Favorable for market
In January, the PBC carried out the year's first round of RRR cut, injecting 1.5 trillion yuan ($217.39 billion) into the market. Compared with that, the second round is smaller but more targeted.
A report by CIB Research, a Shanghai-based banking research company, estimated that this round of RRR reduction is equivalent to around a 0.2-percentage-point RRR cut across the board.
The timing of the cut as well as the policy behind it is significant.
For instance, the Changshu Rural Commercial Bank (CRCB) headquartered in Changshu, east China's Jiangsu Province, runs 30 branches in the four provinces of Hubei, Jiangsu, Henan and Yunnan, which are eligible for the new RRR cut. So they will have more funds to support farmers, agriculture and rural areas as well as micro and small firms.
"Most of our branches' loans go to micro and small enterprises or support agriculture and rural areas. They are experienced in this regard, and this round of RRR reduction will enable them to better play the advantage in the rural credit market," Xu Huichun, CRCB Board Secretary, told 21st Century Business Herald.
More targeted cuts
A research report by Dongguan Securities Co. said there may be further targeted RRR cuts in the future though across-the-board cuts are unlikely.
"If there are targeted RRR cuts in the future, they are very likely to be on the second and third notches, particularly the second notch," Ming Ming, chief analyst for fixed income at Beijing-based CITIC Securities Co., said.
Ming told 21st Century Business Herald that city commercial banks, consisting of mainly medium-sized lenders, lend mostly to micro and small enterprises. To better support these enterprises, the central bank could offer targeted RRR cuts for city commercial banks.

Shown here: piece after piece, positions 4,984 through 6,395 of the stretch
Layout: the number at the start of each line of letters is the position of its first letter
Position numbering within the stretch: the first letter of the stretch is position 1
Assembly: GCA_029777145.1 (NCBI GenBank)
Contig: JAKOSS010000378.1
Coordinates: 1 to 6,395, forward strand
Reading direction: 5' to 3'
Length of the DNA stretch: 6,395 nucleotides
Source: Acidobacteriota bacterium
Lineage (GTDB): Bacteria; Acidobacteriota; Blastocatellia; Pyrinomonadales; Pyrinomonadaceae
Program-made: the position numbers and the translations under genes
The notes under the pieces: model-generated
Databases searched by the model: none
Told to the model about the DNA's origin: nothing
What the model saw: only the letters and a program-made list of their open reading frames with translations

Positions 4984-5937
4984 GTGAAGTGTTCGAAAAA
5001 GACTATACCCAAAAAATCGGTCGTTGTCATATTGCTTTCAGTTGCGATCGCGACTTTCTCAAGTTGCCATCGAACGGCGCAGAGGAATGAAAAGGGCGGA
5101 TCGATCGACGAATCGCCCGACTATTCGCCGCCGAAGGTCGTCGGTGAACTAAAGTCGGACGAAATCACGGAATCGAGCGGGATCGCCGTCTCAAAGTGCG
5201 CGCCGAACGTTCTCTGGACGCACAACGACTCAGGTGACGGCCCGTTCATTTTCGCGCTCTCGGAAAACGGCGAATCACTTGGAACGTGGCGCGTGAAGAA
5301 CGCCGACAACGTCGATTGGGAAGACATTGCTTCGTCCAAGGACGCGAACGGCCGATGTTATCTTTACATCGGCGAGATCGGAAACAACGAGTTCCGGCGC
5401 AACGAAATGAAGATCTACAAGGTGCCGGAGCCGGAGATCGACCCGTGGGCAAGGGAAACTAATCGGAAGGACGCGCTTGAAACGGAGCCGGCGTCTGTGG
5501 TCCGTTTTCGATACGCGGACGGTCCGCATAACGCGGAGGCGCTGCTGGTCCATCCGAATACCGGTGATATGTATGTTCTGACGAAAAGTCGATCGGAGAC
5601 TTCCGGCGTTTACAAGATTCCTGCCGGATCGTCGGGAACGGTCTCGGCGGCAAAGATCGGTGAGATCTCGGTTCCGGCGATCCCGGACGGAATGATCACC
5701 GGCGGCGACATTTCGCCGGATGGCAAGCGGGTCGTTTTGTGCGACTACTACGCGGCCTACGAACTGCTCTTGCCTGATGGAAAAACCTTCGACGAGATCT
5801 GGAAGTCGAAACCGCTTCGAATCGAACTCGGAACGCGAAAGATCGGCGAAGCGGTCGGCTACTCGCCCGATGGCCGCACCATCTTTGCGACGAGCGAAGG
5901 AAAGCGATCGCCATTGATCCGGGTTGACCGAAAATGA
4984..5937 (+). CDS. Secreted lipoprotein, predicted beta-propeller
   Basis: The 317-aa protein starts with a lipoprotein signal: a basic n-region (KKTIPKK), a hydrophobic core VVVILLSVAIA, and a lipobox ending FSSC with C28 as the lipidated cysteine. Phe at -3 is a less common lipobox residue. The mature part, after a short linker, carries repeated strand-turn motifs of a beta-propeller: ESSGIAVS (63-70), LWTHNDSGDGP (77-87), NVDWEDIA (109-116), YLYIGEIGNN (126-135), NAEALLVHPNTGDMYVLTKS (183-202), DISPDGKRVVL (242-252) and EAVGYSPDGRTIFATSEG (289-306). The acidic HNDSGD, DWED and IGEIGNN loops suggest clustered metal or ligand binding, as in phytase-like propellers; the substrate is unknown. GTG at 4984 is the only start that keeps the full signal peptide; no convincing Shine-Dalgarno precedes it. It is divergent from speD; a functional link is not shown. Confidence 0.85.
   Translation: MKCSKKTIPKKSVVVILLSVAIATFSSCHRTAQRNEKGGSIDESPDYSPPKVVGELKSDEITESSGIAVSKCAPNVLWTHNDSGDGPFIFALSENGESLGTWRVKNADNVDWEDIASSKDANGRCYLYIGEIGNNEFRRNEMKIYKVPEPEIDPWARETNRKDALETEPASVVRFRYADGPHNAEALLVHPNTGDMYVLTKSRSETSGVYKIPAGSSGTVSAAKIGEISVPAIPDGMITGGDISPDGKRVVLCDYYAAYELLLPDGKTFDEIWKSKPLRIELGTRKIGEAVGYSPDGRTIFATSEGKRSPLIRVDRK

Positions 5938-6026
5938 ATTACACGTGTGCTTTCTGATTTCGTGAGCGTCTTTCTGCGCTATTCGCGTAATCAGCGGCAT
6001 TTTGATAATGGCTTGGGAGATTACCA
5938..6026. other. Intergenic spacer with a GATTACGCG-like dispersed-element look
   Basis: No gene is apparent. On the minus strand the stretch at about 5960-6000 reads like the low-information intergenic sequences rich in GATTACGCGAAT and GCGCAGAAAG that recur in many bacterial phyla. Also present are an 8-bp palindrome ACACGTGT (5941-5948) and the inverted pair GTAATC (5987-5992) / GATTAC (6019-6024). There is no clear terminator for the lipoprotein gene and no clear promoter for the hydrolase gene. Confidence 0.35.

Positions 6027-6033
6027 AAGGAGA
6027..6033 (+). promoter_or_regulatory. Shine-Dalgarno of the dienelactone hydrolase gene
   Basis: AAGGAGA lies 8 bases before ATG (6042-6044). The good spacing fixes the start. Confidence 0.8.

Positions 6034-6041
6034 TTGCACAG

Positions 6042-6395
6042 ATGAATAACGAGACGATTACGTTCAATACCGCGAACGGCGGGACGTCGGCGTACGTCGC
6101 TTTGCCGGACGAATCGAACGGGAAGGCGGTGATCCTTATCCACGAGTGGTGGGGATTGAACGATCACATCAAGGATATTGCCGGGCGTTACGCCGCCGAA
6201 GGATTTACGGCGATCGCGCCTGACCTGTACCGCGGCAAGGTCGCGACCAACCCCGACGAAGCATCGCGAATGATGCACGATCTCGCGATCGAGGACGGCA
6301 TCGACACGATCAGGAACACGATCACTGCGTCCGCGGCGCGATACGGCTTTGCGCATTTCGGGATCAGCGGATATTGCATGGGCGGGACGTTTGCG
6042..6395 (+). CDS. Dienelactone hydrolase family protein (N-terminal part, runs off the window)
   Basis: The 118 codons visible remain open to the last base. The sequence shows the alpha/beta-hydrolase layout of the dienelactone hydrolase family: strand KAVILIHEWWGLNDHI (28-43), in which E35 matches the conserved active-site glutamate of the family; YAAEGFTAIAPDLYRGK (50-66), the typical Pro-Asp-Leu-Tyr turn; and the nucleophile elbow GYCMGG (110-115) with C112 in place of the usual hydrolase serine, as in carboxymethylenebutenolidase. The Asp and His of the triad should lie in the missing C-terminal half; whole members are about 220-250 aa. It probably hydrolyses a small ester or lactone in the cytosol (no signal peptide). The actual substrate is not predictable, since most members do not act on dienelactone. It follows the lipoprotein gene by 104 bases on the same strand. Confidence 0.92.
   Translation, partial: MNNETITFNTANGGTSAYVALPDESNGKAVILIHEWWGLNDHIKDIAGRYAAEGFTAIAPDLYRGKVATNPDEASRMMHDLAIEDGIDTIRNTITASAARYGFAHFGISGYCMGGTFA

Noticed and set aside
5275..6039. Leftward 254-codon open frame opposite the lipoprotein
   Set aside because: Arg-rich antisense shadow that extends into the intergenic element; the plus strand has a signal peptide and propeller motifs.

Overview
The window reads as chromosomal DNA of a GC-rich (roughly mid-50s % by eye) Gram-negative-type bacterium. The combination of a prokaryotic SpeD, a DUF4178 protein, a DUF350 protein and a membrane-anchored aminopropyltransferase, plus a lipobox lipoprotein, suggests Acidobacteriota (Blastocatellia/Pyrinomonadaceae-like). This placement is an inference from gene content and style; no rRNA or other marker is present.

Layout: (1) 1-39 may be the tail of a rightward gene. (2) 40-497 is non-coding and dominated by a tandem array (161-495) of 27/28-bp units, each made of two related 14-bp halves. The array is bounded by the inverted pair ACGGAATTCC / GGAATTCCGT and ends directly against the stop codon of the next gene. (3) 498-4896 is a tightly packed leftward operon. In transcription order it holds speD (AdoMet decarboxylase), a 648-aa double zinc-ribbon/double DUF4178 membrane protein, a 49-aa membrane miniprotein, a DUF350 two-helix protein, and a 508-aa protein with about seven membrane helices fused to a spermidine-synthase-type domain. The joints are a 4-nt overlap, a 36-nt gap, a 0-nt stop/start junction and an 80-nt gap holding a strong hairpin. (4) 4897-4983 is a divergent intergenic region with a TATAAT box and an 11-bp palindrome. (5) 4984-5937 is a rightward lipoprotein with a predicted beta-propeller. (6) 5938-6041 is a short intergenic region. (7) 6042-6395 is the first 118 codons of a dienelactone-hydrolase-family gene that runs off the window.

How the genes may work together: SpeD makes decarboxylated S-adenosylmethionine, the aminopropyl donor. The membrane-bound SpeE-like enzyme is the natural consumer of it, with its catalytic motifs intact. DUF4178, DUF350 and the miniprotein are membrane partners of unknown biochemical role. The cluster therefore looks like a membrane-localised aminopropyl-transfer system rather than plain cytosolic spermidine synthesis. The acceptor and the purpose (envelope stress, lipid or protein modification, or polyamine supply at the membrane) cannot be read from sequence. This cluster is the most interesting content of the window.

However, in that case the central bank may also set conditions for the cuts, according to Dong Ximiao, Associate Dean of the Chongyang Institute for Financial Studies at Renmin University of China in Beijing.
The conditions may include requiring all funds released by the RRR cuts to be used for supporting private enterprises as well as micro and small firms, Dong told 21st Century Business Herald.
A research report by ICBC International said from April 2018 to January 2019, RRR cuts had released 400 billion-800 billion yuan ($57.97 billion-$115.94 billion) of funds. The report said another targeted RRR reduction is possible in June or July.
However, while the increased liquidity will be a shot in the arm for private enterprises as well as micro and small firms, there is a potential risk. According to PBC Governor Yi Gang, while in 2018 the non-performing loan ratio of micro and small enterprises was 2.75 percent, it jumped to 6.2 percent in March this year. Against this background, rural commercial banks' risk control capability is a cause for concern for financial regulators.
Dong Ximiao is Associate Dean of the Chongyang Institute for Financial Studies at Renmin University of China.